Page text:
TAMPA — From the moment Al Lopez caught his first game for the Brooklyn Dodgers in 1928 to the initial appearance of reliever Kevin Quackenbush for the San Diego Padres this season, there have been 73 Hillsborough County products to make a major-league roster.
Who's next? It's always a relevant question. For it seems the well of prospects never runs dry.
Former Plant High and University of Florida standout Preston Tucker has displayed his power in the minor leagues and landed this season at Triple-A Oklahoma City, one step short of the Houston Astros.
Former premium draft picks Lance McCullers (Jesuit), Tyler Danish (Durant) and Keon Barnum (King) have displayed steady progress and are with Class-A teams, while maintaining their status as big-time prospects in their organizations.
Meanwhile, high-profile players such as Michael Burgess (Hillsborough), Mychael Givens (Plant) and Kenny Wilson (Sickles) are showing the value of persistence. They have each endured their share of disappointments, but after some adjustments, they haven't lost sight of the ultimate goal.
Tucker, 23, is batting .297 after a slow start at Oklahoma City, where he was promoted on June 12. Tucker, an outfielder, led the Texas League with 17 home runs, 43 RBIs, 17 doubles and a .536 slugging percentage in 65 games at Double-A Corpus Christi. He also hit two home runs in the Astros' Futures Game at Minute Maid Park.
Last year, his first full professional season, Tucker had 25 homers and 103 RBIs across two leagues.
“He has done everything we've asked and more,'' Astros general manager Jeff Luhnow told the Houston Chronicle. “When he first got to Double-A last year, he was focused on hitting. The power wasn't there, but he wanted to make sure he was having the right approach.
“If you look at what's happened this year, all of a sudden the power is exploding. But it's coming at a low strikeout rate and a high walk rate. This is exactly the type of player that we're hoping to draft and develop in the system.''
The Astros also have high hopes for McCullers, the former prep All-American and Gatorade National Player of the Year who was the 41st overall selection in the 2012 draft.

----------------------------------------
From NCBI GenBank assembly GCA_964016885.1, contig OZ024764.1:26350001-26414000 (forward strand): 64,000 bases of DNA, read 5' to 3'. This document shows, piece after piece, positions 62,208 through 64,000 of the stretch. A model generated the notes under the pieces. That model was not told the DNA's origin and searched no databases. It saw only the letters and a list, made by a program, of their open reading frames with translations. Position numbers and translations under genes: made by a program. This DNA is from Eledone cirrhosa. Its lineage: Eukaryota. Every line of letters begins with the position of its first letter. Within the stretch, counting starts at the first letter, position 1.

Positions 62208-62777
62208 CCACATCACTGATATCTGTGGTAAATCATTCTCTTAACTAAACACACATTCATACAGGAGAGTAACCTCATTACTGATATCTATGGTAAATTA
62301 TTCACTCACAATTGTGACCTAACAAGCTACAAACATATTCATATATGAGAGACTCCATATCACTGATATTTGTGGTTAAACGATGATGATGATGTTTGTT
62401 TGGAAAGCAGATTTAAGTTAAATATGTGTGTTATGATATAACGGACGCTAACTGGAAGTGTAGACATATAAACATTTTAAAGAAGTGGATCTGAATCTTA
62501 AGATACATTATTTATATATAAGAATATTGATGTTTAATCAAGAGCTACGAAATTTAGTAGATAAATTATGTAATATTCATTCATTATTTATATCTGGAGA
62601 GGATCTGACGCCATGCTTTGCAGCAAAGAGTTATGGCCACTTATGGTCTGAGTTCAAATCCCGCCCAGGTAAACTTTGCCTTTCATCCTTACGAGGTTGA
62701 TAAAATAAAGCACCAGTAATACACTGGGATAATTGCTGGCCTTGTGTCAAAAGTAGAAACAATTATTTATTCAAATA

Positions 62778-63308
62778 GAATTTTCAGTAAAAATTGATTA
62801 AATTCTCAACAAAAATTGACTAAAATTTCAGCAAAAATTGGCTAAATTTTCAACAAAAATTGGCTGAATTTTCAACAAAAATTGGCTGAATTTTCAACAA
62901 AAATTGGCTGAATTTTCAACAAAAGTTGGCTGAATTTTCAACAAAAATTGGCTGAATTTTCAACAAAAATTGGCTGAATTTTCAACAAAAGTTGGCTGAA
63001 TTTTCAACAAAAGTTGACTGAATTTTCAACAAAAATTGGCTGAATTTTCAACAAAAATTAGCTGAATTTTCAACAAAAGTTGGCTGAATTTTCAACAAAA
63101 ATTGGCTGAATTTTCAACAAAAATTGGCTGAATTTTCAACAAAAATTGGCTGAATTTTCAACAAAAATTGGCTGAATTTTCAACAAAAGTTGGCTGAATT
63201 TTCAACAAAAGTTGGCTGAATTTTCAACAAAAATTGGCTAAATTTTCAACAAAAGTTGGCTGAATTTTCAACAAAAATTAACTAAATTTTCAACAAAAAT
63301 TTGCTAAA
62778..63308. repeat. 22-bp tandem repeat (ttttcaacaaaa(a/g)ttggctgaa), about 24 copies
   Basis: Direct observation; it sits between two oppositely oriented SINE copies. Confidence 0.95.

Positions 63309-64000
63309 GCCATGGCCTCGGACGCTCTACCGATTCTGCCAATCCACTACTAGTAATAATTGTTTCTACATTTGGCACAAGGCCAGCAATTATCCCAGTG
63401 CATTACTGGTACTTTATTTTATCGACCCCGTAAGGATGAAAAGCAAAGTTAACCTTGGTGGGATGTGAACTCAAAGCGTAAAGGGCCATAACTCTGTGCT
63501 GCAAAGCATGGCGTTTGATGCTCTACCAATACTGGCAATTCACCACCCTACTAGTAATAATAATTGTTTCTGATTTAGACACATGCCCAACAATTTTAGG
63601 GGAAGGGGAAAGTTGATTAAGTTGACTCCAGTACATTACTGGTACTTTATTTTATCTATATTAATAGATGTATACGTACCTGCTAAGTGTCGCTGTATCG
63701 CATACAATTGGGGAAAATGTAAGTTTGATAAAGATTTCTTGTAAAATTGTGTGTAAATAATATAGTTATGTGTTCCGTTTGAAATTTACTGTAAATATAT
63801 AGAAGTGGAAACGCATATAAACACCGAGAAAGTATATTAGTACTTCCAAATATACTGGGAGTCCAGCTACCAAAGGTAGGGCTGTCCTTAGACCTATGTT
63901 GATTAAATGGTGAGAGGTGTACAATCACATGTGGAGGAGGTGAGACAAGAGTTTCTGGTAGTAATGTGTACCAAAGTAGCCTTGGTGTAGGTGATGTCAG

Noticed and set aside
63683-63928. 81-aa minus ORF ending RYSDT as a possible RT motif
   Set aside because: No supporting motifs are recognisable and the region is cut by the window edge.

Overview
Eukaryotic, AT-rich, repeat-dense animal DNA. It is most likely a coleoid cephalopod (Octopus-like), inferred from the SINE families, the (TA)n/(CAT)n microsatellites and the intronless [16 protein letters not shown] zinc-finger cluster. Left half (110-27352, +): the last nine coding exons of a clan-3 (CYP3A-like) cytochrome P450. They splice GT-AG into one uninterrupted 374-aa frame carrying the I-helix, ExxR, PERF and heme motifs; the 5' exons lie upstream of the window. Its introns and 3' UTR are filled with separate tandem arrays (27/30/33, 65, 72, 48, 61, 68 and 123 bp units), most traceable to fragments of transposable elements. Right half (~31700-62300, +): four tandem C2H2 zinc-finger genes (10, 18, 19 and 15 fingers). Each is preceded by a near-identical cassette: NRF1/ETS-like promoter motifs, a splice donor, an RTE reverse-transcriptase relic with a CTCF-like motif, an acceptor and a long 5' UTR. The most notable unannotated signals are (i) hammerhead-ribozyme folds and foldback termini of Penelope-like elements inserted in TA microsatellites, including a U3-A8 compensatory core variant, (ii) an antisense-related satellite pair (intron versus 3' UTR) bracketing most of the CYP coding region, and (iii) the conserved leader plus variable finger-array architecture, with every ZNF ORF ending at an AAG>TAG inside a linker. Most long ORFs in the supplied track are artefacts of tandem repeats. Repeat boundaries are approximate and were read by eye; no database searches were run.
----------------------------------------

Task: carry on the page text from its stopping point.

McCullers has accelerated his reputation as a power pitcher with the Lancaster JetHawks, a high-Class A team in the hitter-friendly California League, where he has 77 strikeouts in 63 innings. That comes on the heels of last season's 117-strikeout performance (with only 49 walks) in 1042⁄3 innings for Class A Quad Cities.
Danish and Barnum are teammates with the Winston-Salem Dash, a Class A affiliate of the Chicago White Sox.
Danish, 19, is the second-youngest player in the Carolina League, just 13 months after his graduation from Durant and his selection as the 55th overall pick. He began at Bristol (Va.) in the Rookie League, but has since been twice promoted and holds a 6-1 professional record with a 2.06 ERA.
Barnum, a 6-foot-5, 225-pound first baseman, was the draft's 48th overall pick in 2012, then he passed up a scholarship to the University of Miami to sign with the White Sox. His power numbers have lagged (15 homers in 160 pro games) and his strikeout totals have been too high (114 this season in 91 games), but the White Sox remain convinced about his potential.
For the longest time, potential was a word that surrounded Burgess — and sometimes, it haunted him.
Burgess, who hit one of the longest home runs anyone had witnessed at Sarasota's Ed Smith Stadium during the state championship game, was a first-round selection (49th pick overall) by the Washington Nationals in 2007.
He displayed power (129 homers in eight professional seasons), but also was a prolific strikeout batter (five seasons of 100 or better, including 162 overall in 2008).
He's in his fourth organization, playing for the Class A Frederick Keys, a Baltimore Orioles affiliate, and has never advanced past Double-A. Still, he might finally be on the right track. Burgess is batting .310 (he's a .252 career hitter in the minors) with 15 homers and 67 RBIs in 77 games.
Meanwhile, Givens, a second-round pick of the Orioles in 2009, has spent this season as a pitcher after serving as an infielder for four seasons. Givens filled both roles at Plant, sometimes displaying a fastball that reached the mid-90s, but he was eager to play every day in the professional ranks.
Wilson, a second-round pick of the Toronto Blue Jays in 2008, displayed much promise during his minor-league career. His progress was slowed at times by injuries, but his speed (218 stolen bases in seven pro seasons, including four years of 40 or more) was intriguing. He has bounced around between three organizations this season, having twice been put on waivers, but he is currently with the Triple-A Sacramento RiverCats, an affiliate of the Oakland Athletics.
He's hoping for a fresh start, knowing that mental toughness and patience almost count for more than raw skill in the minor leagues.
That's the professional baseball life. The players who best master those qualities might be the ones who serve as answers to that elusive question: